Saturday, August 05, 2006
News Not Reported in the U.S.A.: Worst Nuclear "Incident" Since Chernobyl
Here's the story from Spiegel:
An observer has called last week's mishap in Sweden the worst incident to befall a nuclear power plant since the accident at Chernobyl. Nobody was injured, but for 22 minutes, workers had no idea what was happening in the reactor's core. Swedish officials have taken half the country's nuclear power plants offline until it can ensure their safe operation.
Sweden's nuclear energy authority, SKI, has largely completed its reconstruction of events in an accident last week that led to the closure of a nuclear power plant in the city of Forsmark and, ultimately, the shutdown of half the country's nuclear plants as a precautionary measure. In the incident, two of the plant's four backup generators malfunctioned when the plant experienced a major power outage on July 25. According to officials, who described the event as "serious," a short-circuit triggered the accident, which caused a cut in power to the nuclear facility. Plant workers told Swedish media that it came close to a meltdown.
In fact, the only thing that appears to have stopped a catastrophe is the fact that two diesel backup generators kicked in, enabling the Forsmark facility to operate at least part of its emergency cooling system. Still, for 20 minutes, workers were unable to obtain information about the condition of the reactor and they were only able to respond after 21 minutes and 41 seconds, according to a report in Germany's Hamburger Abendblatt newspaper.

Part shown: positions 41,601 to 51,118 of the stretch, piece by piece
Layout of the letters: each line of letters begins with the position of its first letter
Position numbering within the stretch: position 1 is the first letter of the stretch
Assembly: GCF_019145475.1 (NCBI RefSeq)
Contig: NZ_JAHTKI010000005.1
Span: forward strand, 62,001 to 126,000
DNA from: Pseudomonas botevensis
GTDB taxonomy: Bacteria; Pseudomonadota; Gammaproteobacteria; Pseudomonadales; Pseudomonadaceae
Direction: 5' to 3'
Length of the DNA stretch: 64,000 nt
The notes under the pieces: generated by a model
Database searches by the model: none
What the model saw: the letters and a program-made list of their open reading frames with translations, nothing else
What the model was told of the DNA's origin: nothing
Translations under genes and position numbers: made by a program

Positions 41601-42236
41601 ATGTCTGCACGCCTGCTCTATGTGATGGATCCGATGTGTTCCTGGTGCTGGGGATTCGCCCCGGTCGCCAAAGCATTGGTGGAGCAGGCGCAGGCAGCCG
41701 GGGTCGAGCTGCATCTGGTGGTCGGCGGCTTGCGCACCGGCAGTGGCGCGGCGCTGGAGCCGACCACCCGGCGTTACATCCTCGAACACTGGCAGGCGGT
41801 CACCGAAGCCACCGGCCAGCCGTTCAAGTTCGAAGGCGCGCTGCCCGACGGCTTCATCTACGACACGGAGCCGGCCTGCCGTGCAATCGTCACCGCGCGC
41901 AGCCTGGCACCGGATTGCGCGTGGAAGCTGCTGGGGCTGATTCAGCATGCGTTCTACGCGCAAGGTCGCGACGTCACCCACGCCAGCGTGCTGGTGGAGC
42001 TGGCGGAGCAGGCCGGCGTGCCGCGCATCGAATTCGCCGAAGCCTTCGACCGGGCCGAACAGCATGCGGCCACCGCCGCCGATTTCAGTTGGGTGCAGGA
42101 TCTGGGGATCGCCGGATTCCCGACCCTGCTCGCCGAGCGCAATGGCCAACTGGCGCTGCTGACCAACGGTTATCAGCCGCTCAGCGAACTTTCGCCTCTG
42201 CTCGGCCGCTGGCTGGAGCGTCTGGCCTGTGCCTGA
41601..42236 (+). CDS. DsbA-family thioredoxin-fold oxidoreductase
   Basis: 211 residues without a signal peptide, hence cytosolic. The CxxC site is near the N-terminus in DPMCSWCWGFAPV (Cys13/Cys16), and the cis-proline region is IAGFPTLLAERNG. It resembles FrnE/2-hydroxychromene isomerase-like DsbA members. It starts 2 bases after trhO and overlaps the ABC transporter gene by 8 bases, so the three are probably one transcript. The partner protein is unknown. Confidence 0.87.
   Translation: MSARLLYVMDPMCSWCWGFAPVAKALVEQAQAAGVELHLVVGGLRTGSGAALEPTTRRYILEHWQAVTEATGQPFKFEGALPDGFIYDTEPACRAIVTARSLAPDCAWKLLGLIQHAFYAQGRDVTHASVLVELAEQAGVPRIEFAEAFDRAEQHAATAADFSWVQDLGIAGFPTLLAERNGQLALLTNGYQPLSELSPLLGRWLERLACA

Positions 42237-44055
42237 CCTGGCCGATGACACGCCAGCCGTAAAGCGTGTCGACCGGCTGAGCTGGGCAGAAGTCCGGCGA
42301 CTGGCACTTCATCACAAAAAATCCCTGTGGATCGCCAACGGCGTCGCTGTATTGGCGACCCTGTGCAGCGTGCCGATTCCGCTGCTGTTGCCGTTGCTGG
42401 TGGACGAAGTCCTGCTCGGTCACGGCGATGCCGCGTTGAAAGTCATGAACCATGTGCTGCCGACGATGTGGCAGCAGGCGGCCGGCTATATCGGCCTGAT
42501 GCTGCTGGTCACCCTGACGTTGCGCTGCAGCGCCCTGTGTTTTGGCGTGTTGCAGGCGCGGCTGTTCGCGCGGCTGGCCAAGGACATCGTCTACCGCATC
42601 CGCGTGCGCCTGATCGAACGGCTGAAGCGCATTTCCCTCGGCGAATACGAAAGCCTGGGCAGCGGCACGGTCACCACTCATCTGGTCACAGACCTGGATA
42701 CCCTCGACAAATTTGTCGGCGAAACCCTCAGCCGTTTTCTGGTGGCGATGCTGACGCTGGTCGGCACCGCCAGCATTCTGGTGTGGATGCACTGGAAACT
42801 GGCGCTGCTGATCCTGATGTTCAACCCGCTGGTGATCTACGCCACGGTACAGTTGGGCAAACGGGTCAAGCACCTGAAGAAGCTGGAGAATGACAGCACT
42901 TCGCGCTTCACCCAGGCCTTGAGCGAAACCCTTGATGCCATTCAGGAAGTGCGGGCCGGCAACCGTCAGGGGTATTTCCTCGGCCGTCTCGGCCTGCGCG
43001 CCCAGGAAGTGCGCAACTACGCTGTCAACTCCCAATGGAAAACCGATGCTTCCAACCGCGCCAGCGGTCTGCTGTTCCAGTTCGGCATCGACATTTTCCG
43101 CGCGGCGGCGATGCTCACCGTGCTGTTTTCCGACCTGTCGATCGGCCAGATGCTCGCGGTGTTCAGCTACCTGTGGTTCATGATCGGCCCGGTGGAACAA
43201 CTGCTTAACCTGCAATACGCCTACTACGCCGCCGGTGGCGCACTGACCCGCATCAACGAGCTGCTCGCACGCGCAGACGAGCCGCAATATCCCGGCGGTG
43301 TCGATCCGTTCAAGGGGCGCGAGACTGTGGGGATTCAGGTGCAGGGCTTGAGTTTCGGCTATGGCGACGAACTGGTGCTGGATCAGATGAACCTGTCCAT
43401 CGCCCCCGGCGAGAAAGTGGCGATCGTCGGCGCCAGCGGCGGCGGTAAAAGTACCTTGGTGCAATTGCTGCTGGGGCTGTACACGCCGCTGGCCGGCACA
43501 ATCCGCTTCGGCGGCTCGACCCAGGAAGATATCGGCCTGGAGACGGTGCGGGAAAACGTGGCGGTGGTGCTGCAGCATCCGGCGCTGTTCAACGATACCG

Swedish media are reporting that a previously unknown technical problem emerged during the emergency that could also be present in all other Swedish nuclear reactors.
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Friday, August 04, 2006
Suburban Sprawl: California destroyed
An impressive web site with photos by Matt Jalbert shows the way that suburban sprawl is gobbling up the paradise know as California, my former home. The picture of San Ramon 2006 is especially striking: McMansions crammed together as far as the eye can see, each one a "dream house." Looking at the photos, I was reminded of a poem by Emily Dickinson:
I LIKE to see it lap the miles,
And lick the valleys up,
And stop to feed itself at tanks;
And then, prodigious, step
Around a pile of mountains ....
Dickinson was writing about the railroad locomotive, but her words apply just as well to the frantic sprawl the "Golden State."